Ashok Patil, a tea vendor at Mumbai’s Crawford Market area had a special visitor to his stall yesterday. A visitor called Jean-Benoît Jaouen, who like Patil, participated in the Mumbai Marathon last January albeit in different categories.
Frenchman Jaouen presented Patil Rs 9000 — half his prize money earnings — after reading his story in January 14, 2012 edition of MiD DAY in an article headlined: ‘VENDOR SWAPS TEA LEAVES FOR RUNNING SHOES THIS SUNDAY’.
Jaouen was touched by this story by sports reporter Sundari Iyer, who wrote about how Patil sold tea during the day, but trained hard in the early hours of the morning at Marine Drive to excel in the half marathon. Jaouen was struck by the fact that the tea vendor earned only Rs 4000 per month.
The following day, 53-year-old Jaouen took part in the veterans category of the Open event (42 km) and achieved a third place finish with a timing of 3 hours, 14 minutes, 49 seconds.
When Jaouen learnt from the organisers that his reward was $500, he decided to share his earnings with Patil whose story he couldn’t get over.
Return to Mumbai
Jaouen made a return to Mumbai over the weekend after touring several parts of India. He expressed a desire to meet Patil through an e-mail communication with this writer.
At 5 pm yesterday, Jaouen was taken to Patil’s tea stall near Crawford Market and was amazed to see him work. After sampling his tea served in a plastic cup, Jaouen pulled out an envelope that contained Rs 9000 (half of his marathon earnings after tax) and handed it over to Patil.
The tea vendor’s eyes welled up and it was not due to the flames of his stove! “I am lost for words. I can’t believe he (Jaouen) came all the way here to give me the cash.
Being a foreigner, he knows the importance of running. I wish there are many more like him in India who would come forward to extend a helping hand to a needy person like me,” said Patil, trying hard to keep his emotions in check.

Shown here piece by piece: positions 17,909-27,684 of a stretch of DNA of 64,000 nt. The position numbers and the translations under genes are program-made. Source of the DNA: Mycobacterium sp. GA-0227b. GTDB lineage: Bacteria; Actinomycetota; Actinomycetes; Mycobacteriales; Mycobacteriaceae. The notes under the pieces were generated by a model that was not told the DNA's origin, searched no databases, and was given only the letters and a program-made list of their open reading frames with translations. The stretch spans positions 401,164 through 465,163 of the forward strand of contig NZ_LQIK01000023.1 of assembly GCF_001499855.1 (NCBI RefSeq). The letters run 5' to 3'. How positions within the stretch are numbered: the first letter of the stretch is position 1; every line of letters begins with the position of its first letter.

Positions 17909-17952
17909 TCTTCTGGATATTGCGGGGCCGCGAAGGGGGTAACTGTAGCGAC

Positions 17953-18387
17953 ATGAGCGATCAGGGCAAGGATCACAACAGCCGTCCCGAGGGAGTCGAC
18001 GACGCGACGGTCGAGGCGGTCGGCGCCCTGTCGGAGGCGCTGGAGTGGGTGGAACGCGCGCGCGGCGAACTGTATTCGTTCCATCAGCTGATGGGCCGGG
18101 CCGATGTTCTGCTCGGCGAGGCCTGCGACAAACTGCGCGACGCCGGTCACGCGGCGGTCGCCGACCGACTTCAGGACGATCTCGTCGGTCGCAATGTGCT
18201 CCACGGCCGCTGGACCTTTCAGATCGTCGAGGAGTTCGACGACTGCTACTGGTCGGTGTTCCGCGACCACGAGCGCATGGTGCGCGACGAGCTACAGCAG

Jaouen was keen to know how on earth could Patil (25) train without a trainer. “It must be very hard to train in this heat and after that, work like the way he does. It’s amazing how he endures the heat from the stove here. His timing (1:19:10 in the half marathon) is impressive and he should try his luck with the full marathon.
“I have been a leisure runner for 30 years and this sport gave me so much in my daily life. Ashok does not have an easy life, but he proves that everybody can do it. He’s an honest boy, working hard to help his mother and two young brothers. He deserves to be helped,” said Jaouen.
The former hardware engineer didn’t expect his third place finish in Mumbai. “I am a bachelor. Ten years ago, I decided to live my life traveling all around the world. I just run for fun. I never expected to win here.
This came as a surprise to me,” said the runner, who has participated in more than 125 marathons. He works as a freelance journalist for a French magazine and also organises races in France.
As Jaouen decided to bid adieu to his new-found Indian friend with a hug, Patil came up with a promise: “I will put this amount to good use. I have a dream to make India proud someday.
I wish the dream comes true soon.” He certainly has the ability to realise his dreams since he has the experience of four half marathons in Mumbai and clocked his second best 1:20:11 in the Delhi half marathon last year. In his solitary full marathon (the Vasai-Virar one last year), he finished eighth.
He wants to have a crack at the full marathon in Mumbai next year. For that, Patil will require better footwear and Jaouen is keen to send him a good pair of shoes.
This is Patil’s 20th year in Mumbai. He came here to earn a living after his father, Shyamrao went missing in the communal riots that shook Mumbai in 1992-93. He is still not sure if his father is dead or alive.